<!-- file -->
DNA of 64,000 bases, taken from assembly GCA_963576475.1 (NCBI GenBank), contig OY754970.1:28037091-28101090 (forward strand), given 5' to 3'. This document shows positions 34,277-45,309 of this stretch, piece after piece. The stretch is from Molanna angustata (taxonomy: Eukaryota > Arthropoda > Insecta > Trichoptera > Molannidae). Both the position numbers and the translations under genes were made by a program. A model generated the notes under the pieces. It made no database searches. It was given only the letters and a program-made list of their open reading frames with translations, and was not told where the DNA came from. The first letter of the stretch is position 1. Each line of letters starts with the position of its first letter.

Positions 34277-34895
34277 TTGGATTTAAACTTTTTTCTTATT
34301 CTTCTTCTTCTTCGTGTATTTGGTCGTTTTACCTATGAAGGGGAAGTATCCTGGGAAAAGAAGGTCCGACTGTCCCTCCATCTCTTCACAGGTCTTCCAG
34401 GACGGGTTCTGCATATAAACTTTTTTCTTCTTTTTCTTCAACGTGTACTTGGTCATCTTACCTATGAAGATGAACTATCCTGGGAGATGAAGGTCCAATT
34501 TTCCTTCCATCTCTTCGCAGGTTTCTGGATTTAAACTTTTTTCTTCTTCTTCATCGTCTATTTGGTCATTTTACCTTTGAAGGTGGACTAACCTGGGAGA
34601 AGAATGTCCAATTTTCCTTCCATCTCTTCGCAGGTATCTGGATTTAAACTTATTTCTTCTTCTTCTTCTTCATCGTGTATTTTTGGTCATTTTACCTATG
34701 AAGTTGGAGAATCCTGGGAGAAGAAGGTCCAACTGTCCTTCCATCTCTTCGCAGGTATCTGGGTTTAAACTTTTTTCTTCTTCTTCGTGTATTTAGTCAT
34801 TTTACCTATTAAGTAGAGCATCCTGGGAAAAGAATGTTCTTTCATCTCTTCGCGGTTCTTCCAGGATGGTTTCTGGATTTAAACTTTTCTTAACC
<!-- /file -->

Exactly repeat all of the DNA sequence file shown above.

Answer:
DNA of 64,000 bases, taken from assembly GCA_963576475.1 (NCBI GenBank), contig OY754970.1:28037091-28101090 (forward strand), given 5' to 3'. This document shows positions 34,277-45,309 of this stretch, piece after piece. The stretch is from Molanna angustata (taxonomy: Eukaryota > Arthropoda > Insecta > Trichoptera > Molannidae). Both the position numbers and the translations under genes were made by a program. A model generated the notes under the pieces. It made no database searches. It was given only the letters and a program-made list of their open reading frames with translations, and was not told where the DNA came from. The first letter of the stretch is position 1. Each line of letters starts with the position of its first letter.

Positions 34277-34895
34277 TTGGATTTAAACTTTTTTCTTATT
34301 CTTCTTCTTCTTCGTGTATTTGGTCGTTTTACCTATGAAGGGGAAGTATCCTGGGAAAAGAAGGTCCGACTGTCCCTCCATCTCTTCACAGGTCTTCCAG
34401 GACGGGTTCTGCATATAAACTTTTTTCTTCTTTTTCTTCAACGTGTACTTGGTCATCTTACCTATGAAGATGAACTATCCTGGGAGATGAAGGTCCAATT
34501 TTCCTTCCATCTCTTCGCAGGTTTCTGGATTTAAACTTTTTTCTTCTTCTTCATCGTCTATTTGGTCATTTTACCTTTGAAGGTGGACTAACCTGGGAGA
34601 AGAATGTCCAATTTTCCTTCCATCTCTTCGCAGGTATCTGGATTTAAACTTATTTCTTCTTCTTCTTCTTCATCGTGTATTTTTGGTCATTTTACCTATG
34701 AAGTTGGAGAATCCTGGGAGAAGAAGGTCCAACTGTCCTTCCATCTCTTCGCAGGTATCTGGGTTTAAACTTTTTTCTTCTTCTTCGTGTATTTAGTCAT
34801 TTTACCTATTAAGTAGAGCATCCTGGGAAAAGAATGTTCTTTCATCTCTTCGCGGTTCTTCCAGGATGGTTTCTGGATTTAAACTTTTCTTAACC